But our test scores are high and our graduation rates just fine!

That’s good, of course. However, my assistant superintendent shared with me the field-trip analogy: if we take 100 kids on a field trip and only return with 93% of them, that’s a problem. Yes, we can celebrate our successes, but we as responsible educators must make sure we do all we can for each child, not just most kids. Continue reading

Why Paying Teachers More Matters

Let’s get it out of the way:

Greedy teachers’ unions, teachers only get paid to work 180 days a year, summers “off,” winter “break,” seven hour work days (ha!), “I had this mean/lazy/awful teacher once…”

Those perceptions are so crystallized in the minds of anti-public-education folks that no amount of evidence or reason to the contrary will convince them.

But here’s the simple truth: To attract and retain teachers capable of meeting the exceedingly high public and policy standards placed on public education, we need to pay them better.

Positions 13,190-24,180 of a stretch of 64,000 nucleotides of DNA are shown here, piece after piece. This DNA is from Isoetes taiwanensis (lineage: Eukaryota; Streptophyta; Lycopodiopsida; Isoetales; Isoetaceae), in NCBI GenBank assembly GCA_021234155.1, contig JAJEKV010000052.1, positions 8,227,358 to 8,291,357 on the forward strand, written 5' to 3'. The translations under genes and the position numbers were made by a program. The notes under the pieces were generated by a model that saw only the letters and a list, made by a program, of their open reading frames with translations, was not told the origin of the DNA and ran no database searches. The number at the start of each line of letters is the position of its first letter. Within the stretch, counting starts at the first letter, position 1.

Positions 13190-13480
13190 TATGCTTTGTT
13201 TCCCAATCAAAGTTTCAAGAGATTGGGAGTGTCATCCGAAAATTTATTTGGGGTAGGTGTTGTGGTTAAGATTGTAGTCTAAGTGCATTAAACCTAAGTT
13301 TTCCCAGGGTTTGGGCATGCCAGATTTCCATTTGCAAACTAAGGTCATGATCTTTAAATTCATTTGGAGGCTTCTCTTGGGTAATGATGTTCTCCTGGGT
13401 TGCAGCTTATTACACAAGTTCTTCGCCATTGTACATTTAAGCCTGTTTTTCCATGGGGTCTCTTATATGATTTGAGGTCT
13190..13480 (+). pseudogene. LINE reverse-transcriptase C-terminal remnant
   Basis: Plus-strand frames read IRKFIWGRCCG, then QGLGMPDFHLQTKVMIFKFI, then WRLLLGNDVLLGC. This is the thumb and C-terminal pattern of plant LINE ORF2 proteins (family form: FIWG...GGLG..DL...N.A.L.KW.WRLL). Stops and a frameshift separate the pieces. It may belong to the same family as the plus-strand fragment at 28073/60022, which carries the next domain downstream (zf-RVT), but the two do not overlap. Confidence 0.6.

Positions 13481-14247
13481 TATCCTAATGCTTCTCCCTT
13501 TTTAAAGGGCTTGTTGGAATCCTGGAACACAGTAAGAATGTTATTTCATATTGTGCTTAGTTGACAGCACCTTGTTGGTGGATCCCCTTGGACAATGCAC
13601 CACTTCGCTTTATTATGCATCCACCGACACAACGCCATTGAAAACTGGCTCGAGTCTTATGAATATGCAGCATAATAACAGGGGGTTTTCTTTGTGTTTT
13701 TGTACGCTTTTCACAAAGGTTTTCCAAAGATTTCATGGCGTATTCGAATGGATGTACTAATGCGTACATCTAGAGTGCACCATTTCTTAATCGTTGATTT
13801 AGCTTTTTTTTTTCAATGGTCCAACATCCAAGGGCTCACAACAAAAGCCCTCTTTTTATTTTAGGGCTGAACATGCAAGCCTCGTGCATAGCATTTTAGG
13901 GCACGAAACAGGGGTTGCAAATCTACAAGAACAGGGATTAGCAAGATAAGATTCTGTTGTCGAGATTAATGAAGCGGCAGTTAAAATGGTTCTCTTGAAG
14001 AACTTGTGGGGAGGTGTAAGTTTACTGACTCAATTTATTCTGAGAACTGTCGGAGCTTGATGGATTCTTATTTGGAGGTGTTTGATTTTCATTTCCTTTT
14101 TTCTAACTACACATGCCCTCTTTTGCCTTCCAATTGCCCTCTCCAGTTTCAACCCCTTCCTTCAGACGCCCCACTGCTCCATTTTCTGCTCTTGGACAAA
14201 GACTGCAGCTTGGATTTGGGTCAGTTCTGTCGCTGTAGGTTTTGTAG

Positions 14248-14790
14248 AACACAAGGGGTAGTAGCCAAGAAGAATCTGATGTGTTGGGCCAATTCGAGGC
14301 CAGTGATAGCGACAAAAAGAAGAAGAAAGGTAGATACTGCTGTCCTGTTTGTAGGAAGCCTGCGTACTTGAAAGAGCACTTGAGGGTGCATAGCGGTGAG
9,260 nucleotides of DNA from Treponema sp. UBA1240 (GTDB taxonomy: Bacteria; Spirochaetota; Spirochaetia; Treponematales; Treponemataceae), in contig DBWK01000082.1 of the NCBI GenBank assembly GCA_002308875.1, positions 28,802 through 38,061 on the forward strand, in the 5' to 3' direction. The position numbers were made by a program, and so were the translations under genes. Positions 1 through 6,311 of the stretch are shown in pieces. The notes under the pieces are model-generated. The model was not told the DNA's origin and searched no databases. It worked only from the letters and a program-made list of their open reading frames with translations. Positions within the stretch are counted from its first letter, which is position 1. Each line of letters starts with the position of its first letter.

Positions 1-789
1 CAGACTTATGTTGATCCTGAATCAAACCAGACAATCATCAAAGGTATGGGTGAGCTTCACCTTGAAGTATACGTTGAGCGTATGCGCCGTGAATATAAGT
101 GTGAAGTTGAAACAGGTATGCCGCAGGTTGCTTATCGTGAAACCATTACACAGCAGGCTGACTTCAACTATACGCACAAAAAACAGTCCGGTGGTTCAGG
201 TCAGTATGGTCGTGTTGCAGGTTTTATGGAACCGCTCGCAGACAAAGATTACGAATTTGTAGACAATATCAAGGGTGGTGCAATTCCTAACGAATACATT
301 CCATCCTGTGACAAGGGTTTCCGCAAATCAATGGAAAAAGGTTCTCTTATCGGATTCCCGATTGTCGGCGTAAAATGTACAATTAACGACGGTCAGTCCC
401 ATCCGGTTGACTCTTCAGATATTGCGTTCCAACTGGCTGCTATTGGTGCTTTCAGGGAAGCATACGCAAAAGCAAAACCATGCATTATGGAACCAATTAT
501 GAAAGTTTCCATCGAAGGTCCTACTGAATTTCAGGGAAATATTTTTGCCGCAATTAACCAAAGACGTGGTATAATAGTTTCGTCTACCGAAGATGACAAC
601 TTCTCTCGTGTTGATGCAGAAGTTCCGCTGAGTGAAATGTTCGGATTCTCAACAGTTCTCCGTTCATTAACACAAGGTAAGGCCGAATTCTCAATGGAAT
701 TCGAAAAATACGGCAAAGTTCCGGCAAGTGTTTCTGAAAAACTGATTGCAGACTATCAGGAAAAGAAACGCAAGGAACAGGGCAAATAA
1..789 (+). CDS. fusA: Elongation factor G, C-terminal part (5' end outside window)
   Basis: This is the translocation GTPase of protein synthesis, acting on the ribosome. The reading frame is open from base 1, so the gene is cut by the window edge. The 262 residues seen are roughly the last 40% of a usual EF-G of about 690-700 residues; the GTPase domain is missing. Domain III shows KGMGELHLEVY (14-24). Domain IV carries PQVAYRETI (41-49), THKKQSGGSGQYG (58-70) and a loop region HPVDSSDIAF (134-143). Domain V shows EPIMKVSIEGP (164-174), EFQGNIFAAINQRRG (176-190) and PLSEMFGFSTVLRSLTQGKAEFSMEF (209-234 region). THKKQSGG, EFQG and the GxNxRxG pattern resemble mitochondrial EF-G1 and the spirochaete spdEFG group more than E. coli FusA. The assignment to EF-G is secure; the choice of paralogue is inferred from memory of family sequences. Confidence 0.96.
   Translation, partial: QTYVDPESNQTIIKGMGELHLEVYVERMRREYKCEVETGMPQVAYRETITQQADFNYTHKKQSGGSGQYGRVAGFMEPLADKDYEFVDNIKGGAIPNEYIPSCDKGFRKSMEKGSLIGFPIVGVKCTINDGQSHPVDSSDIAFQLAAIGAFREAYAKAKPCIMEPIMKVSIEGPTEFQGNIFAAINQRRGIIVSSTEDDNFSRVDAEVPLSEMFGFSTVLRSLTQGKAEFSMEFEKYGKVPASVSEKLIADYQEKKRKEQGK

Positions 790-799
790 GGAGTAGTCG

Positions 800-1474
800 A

It isn’t about throwing money at the problem, which is the common refrain.

I’ll use myself as an example: While I love teaching, believe I am good at it, and believe strongly in the importance of public education, I am also a husband and a parent of three. The latter job, in truth, is the most important to me. As a result, every single year of my career (15 years in, now) I have had to have multiple sources of income in order to meet the basic needs of my family. We don’t live extravagantly: no gaming system or high tech entertainment suite, I’m typing this on a nine-year-old iMac, we don’t take lavish trips, we don’t have fancy cars. I’m not complaining, as we are comfortable… we’re just kinda simple-living people.

But still, to make the student loan payments, mortgage (we bought at half of what we were pre-approved for back in 2004, so we’re pretty conservative in that realm as well), and everyday bills, we are a three-income family. To live simply and comfortably, we have to be a three income family. We have enough savings to last us a month or two in an emergency, but not a dime saved for my sons’ college. Still, though, by comparison to most in this world, I absolutely acknowledge that we are doing fine.